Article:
Remembrance Day

Remembrance Day is a fundamentally problematic holiday. On the one hand, it is meant to recognize the awfulness of war. On the other, it is meant to glorify those on our side who participated in wars. A truly pacifist holiday might be more easily palatable, but it would doubtless arise the ire of those who served in past conflicts and those who recognize the righteousness of at least some of them.

Wars can be divided into three categories:

  1. Those fought for reasons of immediate self defence (i.e. the Polish defence efforts when both Russia and Germany attacked at the outset of the Second World War).
  2. Wars fought for purposes that we can generally recognize as morally admirable now (the defence of the innocent).
  3. Wars fought for purposes we know consider immoral (territorial gain, the elimination of ethnic groups, etc).

What arises in response to this categorization is the question of to what degree those today can judge the wars on the past on the basis of contemporary ideas of morality. If Canada’s participation in the First World War was essentially in defence of imperialism, does our subsequent belief that imperialism is an unacceptable aim alter how we should feel about the war? Secondly, there is the matter of the individual evaluations of soldiers. If soldiers have no responsibility for assessing the rightness or wrongness of the war they are in, we are obliged to honour the Nazi machine-gun operator defending Juno Beach as much as the Canadians storming it. If soldiers are responsible for assessing the morality of the wars they participate in, we cannot simply honour them as a block.

When you move beyond crude patriotism to an ethic of equal human worth, it becomes very difficult to continue to accept war memorials at face value.

Author: Milan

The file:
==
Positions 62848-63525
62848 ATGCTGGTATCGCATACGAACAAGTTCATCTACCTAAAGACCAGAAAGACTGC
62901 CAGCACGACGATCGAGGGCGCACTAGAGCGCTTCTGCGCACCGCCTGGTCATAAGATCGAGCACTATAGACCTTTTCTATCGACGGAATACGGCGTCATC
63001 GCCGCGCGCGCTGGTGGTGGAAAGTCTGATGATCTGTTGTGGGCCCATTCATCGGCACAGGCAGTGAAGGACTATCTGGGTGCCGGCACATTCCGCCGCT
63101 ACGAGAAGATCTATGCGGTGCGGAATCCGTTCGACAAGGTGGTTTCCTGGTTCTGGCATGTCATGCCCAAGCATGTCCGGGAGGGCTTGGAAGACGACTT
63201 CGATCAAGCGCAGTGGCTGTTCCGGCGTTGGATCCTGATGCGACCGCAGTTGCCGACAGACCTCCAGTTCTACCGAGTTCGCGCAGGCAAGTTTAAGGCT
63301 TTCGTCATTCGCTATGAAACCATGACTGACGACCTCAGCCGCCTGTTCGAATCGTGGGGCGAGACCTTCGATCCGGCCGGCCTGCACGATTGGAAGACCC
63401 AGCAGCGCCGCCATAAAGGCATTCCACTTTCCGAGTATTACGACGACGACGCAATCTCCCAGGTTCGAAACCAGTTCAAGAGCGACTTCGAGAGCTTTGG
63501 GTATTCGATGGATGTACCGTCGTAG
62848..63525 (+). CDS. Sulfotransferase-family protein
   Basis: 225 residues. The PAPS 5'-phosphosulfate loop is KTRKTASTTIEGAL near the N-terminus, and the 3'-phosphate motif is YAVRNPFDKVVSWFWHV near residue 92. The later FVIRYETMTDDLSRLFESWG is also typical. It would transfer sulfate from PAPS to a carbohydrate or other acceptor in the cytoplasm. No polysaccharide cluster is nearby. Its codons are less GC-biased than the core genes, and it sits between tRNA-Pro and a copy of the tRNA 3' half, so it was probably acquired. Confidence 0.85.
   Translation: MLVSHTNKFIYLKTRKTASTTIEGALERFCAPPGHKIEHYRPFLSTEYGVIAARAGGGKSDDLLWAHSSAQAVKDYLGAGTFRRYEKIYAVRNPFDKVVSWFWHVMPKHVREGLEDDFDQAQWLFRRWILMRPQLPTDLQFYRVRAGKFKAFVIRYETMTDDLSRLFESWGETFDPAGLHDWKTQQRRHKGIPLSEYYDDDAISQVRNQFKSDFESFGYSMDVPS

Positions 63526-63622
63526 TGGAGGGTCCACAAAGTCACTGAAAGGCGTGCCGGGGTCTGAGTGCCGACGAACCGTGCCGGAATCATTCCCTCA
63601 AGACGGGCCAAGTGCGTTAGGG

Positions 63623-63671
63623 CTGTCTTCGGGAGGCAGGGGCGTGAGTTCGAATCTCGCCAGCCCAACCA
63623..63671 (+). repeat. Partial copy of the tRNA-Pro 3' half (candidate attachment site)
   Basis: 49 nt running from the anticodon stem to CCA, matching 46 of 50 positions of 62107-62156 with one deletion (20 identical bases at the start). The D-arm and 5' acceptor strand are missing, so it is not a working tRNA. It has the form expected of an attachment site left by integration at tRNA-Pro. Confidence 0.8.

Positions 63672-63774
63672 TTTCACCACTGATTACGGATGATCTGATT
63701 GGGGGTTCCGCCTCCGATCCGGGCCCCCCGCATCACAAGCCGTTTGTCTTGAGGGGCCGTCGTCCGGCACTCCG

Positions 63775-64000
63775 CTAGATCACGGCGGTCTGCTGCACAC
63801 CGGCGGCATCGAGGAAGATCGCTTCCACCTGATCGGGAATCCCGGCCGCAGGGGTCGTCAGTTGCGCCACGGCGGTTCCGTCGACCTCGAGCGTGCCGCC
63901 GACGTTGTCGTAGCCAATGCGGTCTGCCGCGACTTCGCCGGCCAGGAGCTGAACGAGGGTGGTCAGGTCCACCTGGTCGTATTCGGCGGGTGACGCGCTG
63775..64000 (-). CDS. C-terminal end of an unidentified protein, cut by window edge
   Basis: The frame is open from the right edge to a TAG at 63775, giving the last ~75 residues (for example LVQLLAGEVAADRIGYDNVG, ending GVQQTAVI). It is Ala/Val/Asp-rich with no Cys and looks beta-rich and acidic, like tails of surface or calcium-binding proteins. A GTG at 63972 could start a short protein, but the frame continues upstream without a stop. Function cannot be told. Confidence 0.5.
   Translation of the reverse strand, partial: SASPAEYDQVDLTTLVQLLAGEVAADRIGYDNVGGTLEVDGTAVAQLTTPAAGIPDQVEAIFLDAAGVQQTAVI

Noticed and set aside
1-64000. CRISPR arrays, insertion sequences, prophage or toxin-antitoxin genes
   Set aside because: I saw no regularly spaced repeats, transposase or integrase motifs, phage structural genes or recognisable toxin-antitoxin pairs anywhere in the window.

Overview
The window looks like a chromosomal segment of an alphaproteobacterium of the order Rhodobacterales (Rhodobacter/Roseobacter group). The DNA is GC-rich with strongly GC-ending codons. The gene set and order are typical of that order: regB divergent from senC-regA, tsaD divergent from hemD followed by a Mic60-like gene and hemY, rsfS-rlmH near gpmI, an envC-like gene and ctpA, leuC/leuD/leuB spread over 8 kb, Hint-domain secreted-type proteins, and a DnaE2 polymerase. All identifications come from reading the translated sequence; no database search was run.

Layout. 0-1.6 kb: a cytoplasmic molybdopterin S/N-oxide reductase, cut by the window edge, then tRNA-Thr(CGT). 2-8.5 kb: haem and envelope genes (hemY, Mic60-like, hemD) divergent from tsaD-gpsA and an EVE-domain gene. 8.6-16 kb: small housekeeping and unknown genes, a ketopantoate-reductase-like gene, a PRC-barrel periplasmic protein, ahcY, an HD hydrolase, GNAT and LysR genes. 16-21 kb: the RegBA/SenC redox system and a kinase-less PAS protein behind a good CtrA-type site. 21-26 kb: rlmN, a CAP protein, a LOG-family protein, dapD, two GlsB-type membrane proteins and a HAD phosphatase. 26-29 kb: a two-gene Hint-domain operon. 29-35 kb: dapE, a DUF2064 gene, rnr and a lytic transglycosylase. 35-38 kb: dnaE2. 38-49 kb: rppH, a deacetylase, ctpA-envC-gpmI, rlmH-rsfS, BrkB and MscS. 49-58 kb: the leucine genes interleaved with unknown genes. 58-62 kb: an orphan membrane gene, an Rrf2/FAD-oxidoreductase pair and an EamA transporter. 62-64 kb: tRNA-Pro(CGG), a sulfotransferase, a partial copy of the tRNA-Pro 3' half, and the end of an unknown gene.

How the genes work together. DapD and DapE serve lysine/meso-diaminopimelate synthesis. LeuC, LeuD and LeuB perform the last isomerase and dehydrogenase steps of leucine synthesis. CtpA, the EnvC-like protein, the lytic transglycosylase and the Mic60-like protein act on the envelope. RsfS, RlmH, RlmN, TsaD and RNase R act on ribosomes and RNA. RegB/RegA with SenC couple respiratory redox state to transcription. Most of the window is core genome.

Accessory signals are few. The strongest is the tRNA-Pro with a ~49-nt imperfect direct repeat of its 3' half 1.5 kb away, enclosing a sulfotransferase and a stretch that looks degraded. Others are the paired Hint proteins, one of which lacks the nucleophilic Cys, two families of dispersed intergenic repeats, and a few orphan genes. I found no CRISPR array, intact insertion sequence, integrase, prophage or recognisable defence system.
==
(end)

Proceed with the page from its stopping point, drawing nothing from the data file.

In the spring of 2005, I graduated from the University of British Columbia with a degree in International Relations and a general focus in the area of environmental politics. In the fall of 2005, I began reading for an M.Phil in IR at Wadham College, Oxford. Outside school, I am very interested in photography, writing, and the outdoors. I am writing this blog to keep in touch with friends and family around the world, provide a more personal view of graduate student life in Oxford, and pass on some lessons I've learned here.

18 thoughts on “Remembrance Day”

  1. For ourselves, we shall not trouble you with specious pretences- either of how we have a right to our empire because we overthrew the Mede, or are now attacking you because of wrong that you have done us- and make a long speech which would not be believed; and in return we hope that you, instead of thinking to influence us by saying that you did not join the Lacedaemonians, although their colonists, or that you have done us no wrong, will aim at what is feasible, holding in view the real sentiments of us both; since you know as well as we do that right, as the world goes, is only in question between equals in power, while the strong do what they can and the weak suffer what they must.

  2. I question the true existence of your second category. I think that while some wars may have an arguable “moral” side, all wars are fought primarily for realist reasons, whether the war is viewed as necessary or not.

    Any moral argument to go to war is only an auxiliary to the political/economic/military dominance which is the true purpose of any given war (except in the case of immediate self-defense, which would also fall under realist terms). It serves to get the public all riled up about the war and willing to make sacrifices individually or collectively.

    Furthermore, the moral arguments for going to war are sometimes 1) extremely questionable (“let’s save poor Belgium? WTF, would you miss it???), 2) inaccurate (“Red Communist Alert! Let’s fuck over this Third World country for our freedom”), or 3) racist/identity slurs (“Let’s save Africa from TEH EVIL ARABS with our sweet, sweet, imperialism~~~!!!”)

    Red herrings.